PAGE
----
New Canaan football coach Lou Marinelli earned the 332nd win of his career Friday night following a 42-7 victory over Danbury. That moved him past West Haven’s Ed McCarthy into the No. 1 spot in state history.
Marinelli has a treasure trove of memories. He arrived at New Canaan in 1981, with the school coming off three seasons with a combined record of 0-29-1. He won the first of his 12 state titles in his second year, and currently has led the Rams to four in a row. There have also been five FCIAC championships.
Marinelli yesterday afternoon looked back on some of the victories that stand out the most in a number of different categories.
The win that meant the most: You’re going to think I am crazy but my first game at New Canaan against Rippowam, against Brian Usher. We had no right winning, of beating them. They had just come off a state championship. We kicked off to them and the kid ran it back for an 80-yard touchdown or something like that. I looked at (athletic director) Vinny Iovino, who hired me, and he said ‘Welcome to Connecticut football. I said, ‘What have I done?’
I remember that win because they hadn’t won in a long time and coming back the bus pulled in front of the movie theater and the kids got off the bus and all the townspeople were there. It was a real experience.
The next win would probably be the state championship the next year against Naugatuck. That was a great class. When I finally got this win more people probably texted me from that class than anybody. They’re still very close. Those are some of the first ones I can remember. I’ve had a charmed career.”
The game you thought you were going to lose and afterward said ‘How did we win that game?’: It might have been that first state championship game against Naugatuck. There’s a bunch more ‘how did we lose that game.’
The other one, in no particular order, that was one of the best games that I’ve been a part of was (the 2015 state championship game) with Michael Collins against North Haven. We kind of switched roles and we became the running team and they became the passing team.
The most difficult win: It had to be against (son) Johnny (at Greenwich) that first year. Emotionally…we had a much better team than they did, but their kids and he managed to keep it close and had a chance to win. It’s a difficult game, it’s a game I wish I could get rid of.
The win that made you proudest of your players: The (2014 state title) game against Darien where we were down 20-7 at halftime and won it 21-20. At halftime I’m looking at their eyes and I said we had it, there is just no way. Alex LaPolice pulled me aside and said ‘Just throw me the ball.’ I really thought we were in trouble there. To have the kids gut it out the way they did, and also some key calls. (Assistant coach) Chris Silvestri sort of asked me about the onside kick, I don’t know if I was paying attention or not and he called it and I said ‘Why did you do that for?’ We got the ball and I said ‘Good call.’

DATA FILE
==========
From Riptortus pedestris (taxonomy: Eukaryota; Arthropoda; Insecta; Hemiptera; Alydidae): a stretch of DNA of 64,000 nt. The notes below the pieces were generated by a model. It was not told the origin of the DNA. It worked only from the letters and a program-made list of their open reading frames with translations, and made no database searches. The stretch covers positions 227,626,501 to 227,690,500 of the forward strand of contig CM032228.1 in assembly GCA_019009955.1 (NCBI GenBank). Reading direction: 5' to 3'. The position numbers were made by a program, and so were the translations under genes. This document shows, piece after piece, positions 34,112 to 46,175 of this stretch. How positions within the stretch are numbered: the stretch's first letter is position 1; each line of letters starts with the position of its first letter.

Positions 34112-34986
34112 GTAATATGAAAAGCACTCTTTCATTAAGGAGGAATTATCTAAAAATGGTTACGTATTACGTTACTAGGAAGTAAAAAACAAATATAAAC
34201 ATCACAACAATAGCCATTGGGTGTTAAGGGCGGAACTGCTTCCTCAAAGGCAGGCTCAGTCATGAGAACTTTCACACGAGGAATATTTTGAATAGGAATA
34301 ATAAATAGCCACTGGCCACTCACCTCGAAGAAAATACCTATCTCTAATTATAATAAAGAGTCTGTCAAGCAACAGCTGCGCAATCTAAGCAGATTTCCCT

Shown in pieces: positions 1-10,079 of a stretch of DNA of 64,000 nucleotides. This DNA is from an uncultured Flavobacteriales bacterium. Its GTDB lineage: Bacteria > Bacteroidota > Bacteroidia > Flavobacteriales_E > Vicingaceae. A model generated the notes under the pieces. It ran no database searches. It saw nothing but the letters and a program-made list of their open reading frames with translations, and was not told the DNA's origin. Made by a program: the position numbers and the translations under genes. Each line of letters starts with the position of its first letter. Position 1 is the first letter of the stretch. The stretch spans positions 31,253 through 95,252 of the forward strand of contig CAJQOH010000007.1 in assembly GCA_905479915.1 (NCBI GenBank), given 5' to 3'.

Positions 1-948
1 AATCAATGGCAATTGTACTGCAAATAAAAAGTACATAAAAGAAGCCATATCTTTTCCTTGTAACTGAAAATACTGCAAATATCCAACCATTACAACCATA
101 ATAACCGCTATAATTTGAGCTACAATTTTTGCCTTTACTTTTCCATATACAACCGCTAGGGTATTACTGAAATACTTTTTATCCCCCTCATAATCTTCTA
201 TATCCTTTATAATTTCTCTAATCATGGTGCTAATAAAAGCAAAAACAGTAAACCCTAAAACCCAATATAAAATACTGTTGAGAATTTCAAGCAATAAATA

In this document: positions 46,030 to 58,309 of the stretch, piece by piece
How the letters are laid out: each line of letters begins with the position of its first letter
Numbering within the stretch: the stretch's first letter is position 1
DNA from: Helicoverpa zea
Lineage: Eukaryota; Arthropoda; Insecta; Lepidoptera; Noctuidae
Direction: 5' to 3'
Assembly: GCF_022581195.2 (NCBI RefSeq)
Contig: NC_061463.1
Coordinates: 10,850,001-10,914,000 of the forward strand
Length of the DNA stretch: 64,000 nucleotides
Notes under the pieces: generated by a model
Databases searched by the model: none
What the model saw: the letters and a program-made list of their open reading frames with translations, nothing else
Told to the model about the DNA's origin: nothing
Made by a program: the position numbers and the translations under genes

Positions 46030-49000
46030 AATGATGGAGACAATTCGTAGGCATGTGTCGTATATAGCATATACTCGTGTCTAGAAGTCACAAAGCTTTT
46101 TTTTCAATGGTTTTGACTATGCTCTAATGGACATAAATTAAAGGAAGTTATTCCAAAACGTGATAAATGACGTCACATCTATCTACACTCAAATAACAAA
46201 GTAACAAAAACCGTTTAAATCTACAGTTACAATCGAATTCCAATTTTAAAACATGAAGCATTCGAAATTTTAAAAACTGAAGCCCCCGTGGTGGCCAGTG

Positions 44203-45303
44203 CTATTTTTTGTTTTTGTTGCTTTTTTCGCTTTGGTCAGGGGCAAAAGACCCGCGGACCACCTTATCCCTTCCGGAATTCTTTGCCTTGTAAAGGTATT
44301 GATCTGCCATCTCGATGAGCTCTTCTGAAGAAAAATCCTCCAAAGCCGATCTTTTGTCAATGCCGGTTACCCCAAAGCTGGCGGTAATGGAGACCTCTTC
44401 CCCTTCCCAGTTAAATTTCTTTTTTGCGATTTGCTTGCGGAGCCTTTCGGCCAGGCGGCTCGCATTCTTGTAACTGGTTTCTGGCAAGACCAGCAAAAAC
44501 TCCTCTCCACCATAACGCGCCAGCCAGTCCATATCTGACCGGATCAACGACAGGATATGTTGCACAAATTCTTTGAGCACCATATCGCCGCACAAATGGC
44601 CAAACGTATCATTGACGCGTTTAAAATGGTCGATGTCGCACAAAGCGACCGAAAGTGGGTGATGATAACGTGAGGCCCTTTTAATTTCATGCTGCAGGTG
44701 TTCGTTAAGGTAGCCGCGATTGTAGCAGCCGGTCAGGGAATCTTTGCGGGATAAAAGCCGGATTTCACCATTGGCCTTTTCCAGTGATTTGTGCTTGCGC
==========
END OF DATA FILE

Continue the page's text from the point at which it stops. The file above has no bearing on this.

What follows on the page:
They’re all pretty special but I haven’t had that feeling in a while. There is also one years ago, I don’t remember which one, when Mike Sangster was the Darien coach and Mike Brown was the quarterback and one where we were underdogs. I think we won 21-19 or something like that. It was just a thrilling game and Mickey Lione was with me and Bo (Hickey) and all those guys. There were also some heartbreaking losses against Darien too.”
The wins over a non-Darien rival: In the beginning, when I first got there, (Ridgefeld coach) Guido Maiolo was a real thorn in my side. I remember down at Mead Field his being up and the game was basically over and he was running two-minute offense down the field and he scored again, he put another one in, and I never forgot that. I think that might have been the last time he beat us because from that point on…
The next year I was like a lunatic. I had broken everything down. I had given an exam like a week before and the night before. I was calling kids up. We were fortunate to beat them and I did the same exact thing to him but when I got down to the 2-yard line we took a knee and I went over to him and said ‘That’s what you’re supposed to do.’
I don’t know if I should have said all that because I don’t want to offend Guido, or his family that are still around. I have former players that actually work with Guido’s son. Guido’s son was a good player and they are all nice. From a personal standpoint though…
1. Darien (2-0). The Blue Wave enjoyed their first taste of home Friday Night Lights. Next up is Saturday Dream Matinee: a game against St. Joseph that is their biggest non-Turkey Bowl regular-season game in recent memory.
2. St. Joseph (2-0). The Cadets avoided a trap game against Fairfield Warde. Now they try to knock off the No. 1 team in the state polls for the second time in three years.
3. New Canaan (1-1). The Rams after a slow start found their groove against Danbury. A test for the defense comes Friday night against Trumbull, which should be getting Markeese Woods back.
4. Greenwich (2-0). The Cardinals have scored 119 points in two games. Now they are off two of the next three weeks with byes.
5. Ridgefield (1-1). Was the Darien opener an aberration? After Bridgeport Central this weekend come back to back games against Staples and St. Joseph.